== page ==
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en.wikipedia.org/wiki/Hamartia

Hamartia is first described in the subject of literary criticism by Aristotle in his Poetics.The source of hamartia is at the juncture between character and the character's actions or behaviors as described by Aristotle.. Character in a play is that which reveals the moral purpose of the agents, i.e. the sort of thing they seek or avoid.

sunnyenglishliterature.blogspot.com/2011/11/aristotles-view-about-hamartia.html

Aristotle has explained Tragedy in his Poetics and he has given his point of view about Hamartia, Anagnorisis, Peripeteia and Catharsis. According to Aristotle in a tragedy a hero suffers due to hamartia and then knowledge comes of ignorance followed by a reversal in fortune with a feeling of purification in the character.

www.cambridge.org/core/journals/classical-quarterly/article/hamartia-in...

page 223 note 4 This is not to say that Aristotle could not distinguish between acts that are wrong because they break the rules and acts that are wrong because of their motives, which is the distinction Bremer (54 n. 92) seems to be making (cf. E.N. 2. 4); or that he could not distinguish between a mistaken moral judgement and a morally wrong act due, e.g., to .

literarydevices.net/hamartia

Function of Hamartia. Hamartia imparts a sense of pity and fear in the audience, or the readers. The audience identifies with the tragic hero as, like them, his character is a mixture of good and bad qualities. They feel pity for the reversal of fortune that he undergoes.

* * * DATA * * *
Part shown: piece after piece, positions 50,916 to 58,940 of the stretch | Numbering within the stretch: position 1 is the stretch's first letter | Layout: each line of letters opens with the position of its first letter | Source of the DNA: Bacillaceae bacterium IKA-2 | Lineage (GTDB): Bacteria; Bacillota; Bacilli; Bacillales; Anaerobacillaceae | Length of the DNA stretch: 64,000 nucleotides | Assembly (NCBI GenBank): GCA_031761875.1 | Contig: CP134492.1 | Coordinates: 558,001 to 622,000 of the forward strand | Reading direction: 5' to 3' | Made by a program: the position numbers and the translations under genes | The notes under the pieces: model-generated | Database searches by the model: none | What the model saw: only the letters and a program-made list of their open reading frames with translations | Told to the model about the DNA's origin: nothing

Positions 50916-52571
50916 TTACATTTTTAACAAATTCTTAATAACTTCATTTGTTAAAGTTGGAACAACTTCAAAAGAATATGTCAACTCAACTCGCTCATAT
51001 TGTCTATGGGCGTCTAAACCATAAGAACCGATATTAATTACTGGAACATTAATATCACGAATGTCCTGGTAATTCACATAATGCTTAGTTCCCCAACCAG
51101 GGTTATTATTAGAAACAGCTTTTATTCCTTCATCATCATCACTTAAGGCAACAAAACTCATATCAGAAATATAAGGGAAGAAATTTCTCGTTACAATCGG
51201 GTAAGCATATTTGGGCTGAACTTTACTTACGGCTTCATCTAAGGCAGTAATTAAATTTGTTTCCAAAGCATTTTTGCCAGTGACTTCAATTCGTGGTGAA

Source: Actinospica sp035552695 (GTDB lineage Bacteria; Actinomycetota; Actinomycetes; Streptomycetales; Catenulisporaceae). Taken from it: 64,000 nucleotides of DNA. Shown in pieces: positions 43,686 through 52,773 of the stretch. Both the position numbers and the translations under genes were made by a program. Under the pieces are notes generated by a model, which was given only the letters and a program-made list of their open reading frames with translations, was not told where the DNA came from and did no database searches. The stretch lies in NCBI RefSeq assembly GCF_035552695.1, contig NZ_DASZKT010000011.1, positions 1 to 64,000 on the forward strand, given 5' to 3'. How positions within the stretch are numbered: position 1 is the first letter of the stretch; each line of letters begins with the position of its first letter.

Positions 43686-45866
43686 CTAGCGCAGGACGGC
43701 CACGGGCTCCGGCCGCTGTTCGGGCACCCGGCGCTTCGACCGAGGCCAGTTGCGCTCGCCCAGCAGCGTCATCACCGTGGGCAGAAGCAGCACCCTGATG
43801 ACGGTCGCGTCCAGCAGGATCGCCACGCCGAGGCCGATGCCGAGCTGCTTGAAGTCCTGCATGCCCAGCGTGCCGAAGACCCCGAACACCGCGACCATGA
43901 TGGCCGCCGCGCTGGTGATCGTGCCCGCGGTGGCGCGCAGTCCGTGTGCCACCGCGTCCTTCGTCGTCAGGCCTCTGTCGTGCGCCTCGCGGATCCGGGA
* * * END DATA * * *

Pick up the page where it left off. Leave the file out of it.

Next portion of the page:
www.britannica.com/art/hamartia

Hamartia: Hamartia, (hamartia from Greek hamartanein, “to err”), inherent defect or shortcoming in the hero of a tragedy, who is in other respects a superior being favoured by fortune. Aristotle introduced the term casually in the Poetics in describing the tragic hero as a man of noble rank and nature whose

www.litcharts.com/literary-devices-and-terms/hamartia

Hamartia derives from the Greek word meaning "to miss the mark" or "to err." Hamartia Pronunciation. Here's how to pronounce hamartia: hah-mar-tee-ah. Understanding Hamartia. The concept of hamartia first appears in Aristotle's Poetics, the earliest known work of dramatic theory, written in 335 BCE. Aristotle argued that a good tragedy is ...

ugcenglish.com/literary-terms/hamartia-definition-meaning-examples/717

Hamartia. Hamartia is also knows as tragic flaw. This word comes from the Greek word hamartanein which means “to err”. The hero of the drama is superior in all respects except in one fatal defect in character. That shortcoming in the hero causes his downfall, or his tragedy. Aristotle talks about Hamartia in his work Poetics.

www.jstor.org/stable/638320

Hamartia in Aristotle and Greek Tragedy Created Date: 20160808165012Z ...

apsubjects.weebly.com/uploads/2/0/5/3/20538716/aritstotles_tragedy_terms.pdf

fate), or nature. Aristotle says that the tragic hero should have a flaw (hamartia) and/or make some mistake. The hero need not die at the end, but he/she must undergo a change or a reversal in fortune (peripeteia .) In addition, the tragic hero may achieve some anagnorisis

www.merriam-webster.com/dictionary/hamartia

Hamartia definition is - tragic flaw. Did You Know? Recent Examples on the Web. Kennedy’s ruthlessness and ambition—which are treated as the Kennedys’ hamartia in Chappaquiddick—are swept under the rug of his compassion. — Alex Shephard, The New Republic, "The Eternal Return of the Kennedys," 30 Apr. 2018 These example sentences are selected automatically from various online news ...